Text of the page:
Former city manager considering returning to Oceanside

OCEANSIDE — Heads up Yuba City, former Oceanside city manager and current Yuba City, City Manager Steven Jepsen is being considered for reappointment in Oceanside. 

Jepsen served as Oceanside city manager from 2000 to 2006.

Mayor Jim Wood and Councilwoman Esther Sanchez, who were on the 2006 city council, said Jepsen left under a cloud of suspicion.

No wrongdoing was ever legally proven against Jepsen, but connections to a city employee who hired an under-qualified friend for a city job and was let go along with the new hire, and another city employee who moved city dirt to a residential property under the darkness of night, shook trust in Jepsen for Wood, Sanchez and others.

“I’ll be shocked if he comes back,” Wood said.

Councilman Jack Feller who also served on the 2006 city council recommended Jepsen for reappointment as city manager. Jepsen can be appointed to the position by a city council simple majority vote.

“There never was a cloud in my eyes,” Feller said. “There was never any proven wrong doing. It’s distant past now.”

Feller said Jepsen is very qualified and has a long list of accomplishments.

“We’ve given him an offer,” Feller said. “The bugs haven’t been worked out. He hasn’t agreed to a contract.”

Jepsen said on Oct. 3 that he did not have an agreement with the city.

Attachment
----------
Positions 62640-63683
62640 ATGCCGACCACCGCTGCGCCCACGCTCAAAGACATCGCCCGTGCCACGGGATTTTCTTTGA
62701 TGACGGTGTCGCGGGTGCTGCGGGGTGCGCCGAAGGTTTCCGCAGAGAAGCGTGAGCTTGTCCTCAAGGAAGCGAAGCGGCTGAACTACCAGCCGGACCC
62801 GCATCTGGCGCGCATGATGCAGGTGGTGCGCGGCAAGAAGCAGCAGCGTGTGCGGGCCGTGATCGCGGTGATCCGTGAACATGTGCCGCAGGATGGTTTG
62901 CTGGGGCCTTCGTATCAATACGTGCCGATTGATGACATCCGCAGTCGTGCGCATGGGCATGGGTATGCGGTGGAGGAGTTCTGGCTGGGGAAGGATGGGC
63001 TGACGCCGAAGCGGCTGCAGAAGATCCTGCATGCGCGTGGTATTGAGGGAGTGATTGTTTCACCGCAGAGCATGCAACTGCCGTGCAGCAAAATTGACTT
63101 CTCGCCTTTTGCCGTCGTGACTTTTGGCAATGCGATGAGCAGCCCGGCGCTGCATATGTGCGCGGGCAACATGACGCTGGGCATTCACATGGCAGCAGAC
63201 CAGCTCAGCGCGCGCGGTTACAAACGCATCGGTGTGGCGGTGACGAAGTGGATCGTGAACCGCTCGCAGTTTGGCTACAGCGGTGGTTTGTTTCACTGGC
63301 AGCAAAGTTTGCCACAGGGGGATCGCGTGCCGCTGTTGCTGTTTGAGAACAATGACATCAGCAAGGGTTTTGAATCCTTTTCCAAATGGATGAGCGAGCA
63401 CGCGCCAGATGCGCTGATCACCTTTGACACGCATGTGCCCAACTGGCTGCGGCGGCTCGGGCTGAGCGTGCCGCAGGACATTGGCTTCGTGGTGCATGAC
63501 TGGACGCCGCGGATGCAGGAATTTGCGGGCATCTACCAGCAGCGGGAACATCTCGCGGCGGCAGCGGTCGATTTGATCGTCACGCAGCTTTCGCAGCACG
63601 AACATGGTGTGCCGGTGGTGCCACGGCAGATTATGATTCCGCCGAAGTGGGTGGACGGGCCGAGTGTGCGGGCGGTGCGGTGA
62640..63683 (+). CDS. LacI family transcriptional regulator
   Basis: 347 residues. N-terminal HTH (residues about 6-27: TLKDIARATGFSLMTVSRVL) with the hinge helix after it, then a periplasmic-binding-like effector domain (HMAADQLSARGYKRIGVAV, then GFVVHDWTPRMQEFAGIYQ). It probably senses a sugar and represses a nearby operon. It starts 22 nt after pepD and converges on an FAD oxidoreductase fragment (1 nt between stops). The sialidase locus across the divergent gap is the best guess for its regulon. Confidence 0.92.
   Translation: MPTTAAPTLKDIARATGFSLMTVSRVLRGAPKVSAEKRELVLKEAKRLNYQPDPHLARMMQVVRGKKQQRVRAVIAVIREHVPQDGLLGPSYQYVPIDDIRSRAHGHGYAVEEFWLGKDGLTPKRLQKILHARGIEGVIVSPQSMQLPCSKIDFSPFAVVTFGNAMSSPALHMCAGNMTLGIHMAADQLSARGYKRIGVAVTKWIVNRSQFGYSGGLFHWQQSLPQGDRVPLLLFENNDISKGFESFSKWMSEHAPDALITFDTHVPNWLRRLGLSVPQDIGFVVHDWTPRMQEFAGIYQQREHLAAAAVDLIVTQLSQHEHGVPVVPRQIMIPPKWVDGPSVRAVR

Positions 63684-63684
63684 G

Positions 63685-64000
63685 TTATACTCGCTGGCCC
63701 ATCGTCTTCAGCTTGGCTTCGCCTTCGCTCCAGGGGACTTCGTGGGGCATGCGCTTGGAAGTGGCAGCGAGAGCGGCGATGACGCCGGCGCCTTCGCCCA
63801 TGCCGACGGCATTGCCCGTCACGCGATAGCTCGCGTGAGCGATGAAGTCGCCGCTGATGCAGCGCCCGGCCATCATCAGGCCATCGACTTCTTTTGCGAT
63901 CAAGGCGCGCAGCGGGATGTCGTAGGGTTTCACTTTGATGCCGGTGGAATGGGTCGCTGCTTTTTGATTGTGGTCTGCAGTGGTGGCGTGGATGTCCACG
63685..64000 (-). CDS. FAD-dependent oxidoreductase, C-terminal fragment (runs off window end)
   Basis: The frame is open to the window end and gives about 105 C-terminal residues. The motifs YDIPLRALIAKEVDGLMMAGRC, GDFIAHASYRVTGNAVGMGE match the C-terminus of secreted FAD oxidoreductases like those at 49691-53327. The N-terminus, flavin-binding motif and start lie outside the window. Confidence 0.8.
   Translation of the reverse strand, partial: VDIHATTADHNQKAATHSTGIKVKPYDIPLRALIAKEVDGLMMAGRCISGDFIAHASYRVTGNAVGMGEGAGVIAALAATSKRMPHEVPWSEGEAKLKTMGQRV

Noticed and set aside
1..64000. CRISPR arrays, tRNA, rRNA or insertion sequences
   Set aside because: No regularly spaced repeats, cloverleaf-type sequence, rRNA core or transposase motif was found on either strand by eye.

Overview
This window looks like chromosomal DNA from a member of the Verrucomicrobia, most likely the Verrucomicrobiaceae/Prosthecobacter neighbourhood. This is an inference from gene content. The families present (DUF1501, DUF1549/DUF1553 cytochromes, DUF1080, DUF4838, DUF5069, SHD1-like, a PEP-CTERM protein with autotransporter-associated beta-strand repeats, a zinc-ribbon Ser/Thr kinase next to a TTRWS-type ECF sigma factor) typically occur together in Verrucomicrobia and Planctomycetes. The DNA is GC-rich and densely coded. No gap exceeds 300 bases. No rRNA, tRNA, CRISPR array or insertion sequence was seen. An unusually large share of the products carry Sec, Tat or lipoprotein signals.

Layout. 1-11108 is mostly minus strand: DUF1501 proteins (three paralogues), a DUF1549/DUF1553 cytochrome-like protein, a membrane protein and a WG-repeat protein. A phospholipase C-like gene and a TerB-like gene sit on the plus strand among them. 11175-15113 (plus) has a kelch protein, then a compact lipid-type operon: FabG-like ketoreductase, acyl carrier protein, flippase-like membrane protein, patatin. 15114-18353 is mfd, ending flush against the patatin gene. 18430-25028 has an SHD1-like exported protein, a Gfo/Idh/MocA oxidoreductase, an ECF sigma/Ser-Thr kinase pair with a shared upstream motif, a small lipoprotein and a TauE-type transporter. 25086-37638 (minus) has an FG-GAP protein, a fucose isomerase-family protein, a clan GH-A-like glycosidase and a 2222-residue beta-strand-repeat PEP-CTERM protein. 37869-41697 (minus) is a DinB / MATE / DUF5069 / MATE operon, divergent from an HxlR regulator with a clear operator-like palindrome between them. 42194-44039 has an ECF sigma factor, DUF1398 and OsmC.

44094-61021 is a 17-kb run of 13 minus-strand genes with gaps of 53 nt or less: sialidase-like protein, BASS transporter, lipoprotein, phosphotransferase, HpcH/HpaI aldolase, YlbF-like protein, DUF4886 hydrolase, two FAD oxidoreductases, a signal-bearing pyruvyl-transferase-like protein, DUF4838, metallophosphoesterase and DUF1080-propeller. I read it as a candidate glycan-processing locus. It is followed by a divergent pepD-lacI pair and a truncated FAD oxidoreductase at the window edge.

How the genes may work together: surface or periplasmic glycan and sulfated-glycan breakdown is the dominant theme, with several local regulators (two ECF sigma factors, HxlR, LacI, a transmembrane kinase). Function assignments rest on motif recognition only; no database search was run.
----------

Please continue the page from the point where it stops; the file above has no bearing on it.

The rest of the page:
He added that he would be in Oceanside Oct. 4, “to talk with staff and others regarding our mutual interest.”

“No agreement is in place or has been accepted at this point,” Jepsen said.

“Oceanside has much appeal for me however, it also has a long history of political disruptiveness,” Jepsen said. “The political challenges have eclipsed my prior tenure with the community. That said, there is much to Oceanside from a positive perspective.”

Jepsen began working for the city of Oceanside in 1994 as the community services director. He took on the position of deputy city manager in 1999 and became city manager in 2000 following the resignation of Tom Wilson.

Among his accomplishments, he worked with the Oceanside Chamber of Commerce to open and fund the California Welcome Center, assisted in the development of the 440-acre Ocean Ranch industrial park, and attracted the $500 million Genentec (Biogen-IDEC) Pharmaceutical manufacturing plant to set up operations in Oceanside.

Jepsen also developed the public selection process for the pier hotel project and facilitated the development agreement with SI Malkin.

Fiscally, he issued several million dollars in pension obligation bonds, which significantly reduced Oceanside’s interest payments and unfunded pension liabilities to CalPERS.

The 2005-06 fiscal year ended with a city budget of over $30 million in general fund reserves.

“He started an awful lot of good things here,” Feller said. “He knows the cost of things and what’s necessary to make a coastal city thrive. It’s not like he’s someone we need to retrain.”

Jepsen said he would like to help the city move forward on the beach hotel, El Corazon, and infrastructure maintenance and road network completion.

He would also like to see “service delivery options” for first responders, and an increase in police service focusing on neighborhoods, gangs and drug enforcement efforts.

“I would look forward to working with all council members and the community to these ends,” Jepsen said. “Oceanside is a great place to live and a wonderful community. It has a lot going for it. It has potential for a great future.”

 

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